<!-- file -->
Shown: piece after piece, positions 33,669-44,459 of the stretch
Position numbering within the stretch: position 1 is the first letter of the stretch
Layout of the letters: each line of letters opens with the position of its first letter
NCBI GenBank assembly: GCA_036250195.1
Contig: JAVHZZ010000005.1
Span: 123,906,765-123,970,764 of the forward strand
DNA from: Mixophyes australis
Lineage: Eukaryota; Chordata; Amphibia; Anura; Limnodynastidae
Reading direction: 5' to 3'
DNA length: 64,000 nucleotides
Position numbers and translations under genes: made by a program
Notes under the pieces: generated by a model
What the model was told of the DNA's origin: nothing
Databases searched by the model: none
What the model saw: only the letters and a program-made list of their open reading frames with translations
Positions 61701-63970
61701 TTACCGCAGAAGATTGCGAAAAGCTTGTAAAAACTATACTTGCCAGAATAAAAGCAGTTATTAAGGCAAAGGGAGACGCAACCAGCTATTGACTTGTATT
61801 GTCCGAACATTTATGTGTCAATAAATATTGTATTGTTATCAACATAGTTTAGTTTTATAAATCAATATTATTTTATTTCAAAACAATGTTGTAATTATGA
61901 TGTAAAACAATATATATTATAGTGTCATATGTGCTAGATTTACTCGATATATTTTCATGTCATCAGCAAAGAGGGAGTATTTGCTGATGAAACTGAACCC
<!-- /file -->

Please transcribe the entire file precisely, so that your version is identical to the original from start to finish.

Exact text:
Shown: piece after piece, positions 33,669-44,459 of the stretch
Position numbering within the stretch: position 1 is the first letter of the stretch
Layout of the letters: each line of letters opens with the position of its first letter
NCBI GenBank assembly: GCA_036250195.1
Contig: JAVHZZ010000005.1
Span: 123,906,765-123,970,764 of the forward strand
DNA from: Mixophyes australis
Lineage: Eukaryota; Chordata; Amphibia; Anura; Limnodynastidae
Reading direction: 5' to 3'
DNA length: 64,000 nucleotides
Position numbers and translations under genes: made by a program
Notes under the pieces: generated by a model
What the model was told of the DNA's origin: nothing
Databases searched by the model: none
What the model saw: only the letters and a program-made list of their open reading frames with translations
Positions 61701-63970
61701 TTACCGCAGAAGATTGCGAAAAGCTTGTAAAAACTATACTTGCCAGAATAAAAGCAGTTATTAAGGCAAAGGGAGACGCAACCAGCTATTGACTTGTATT
61801 GTCCGAACATTTATGTGTCAATAAATATTGTATTGTTATCAACATAGTTTAGTTTTATAAATCAATATTATTTTATTTCAAAACAATGTTGTAATTATGA
61901 TGTAAAACAATATATATTATAGTGTCATATGTGCTAGATTTACTCGATATATTTTCATGTCATCAGCAAAGAGGGAGTATTTGCTGATGAAACTGAACCC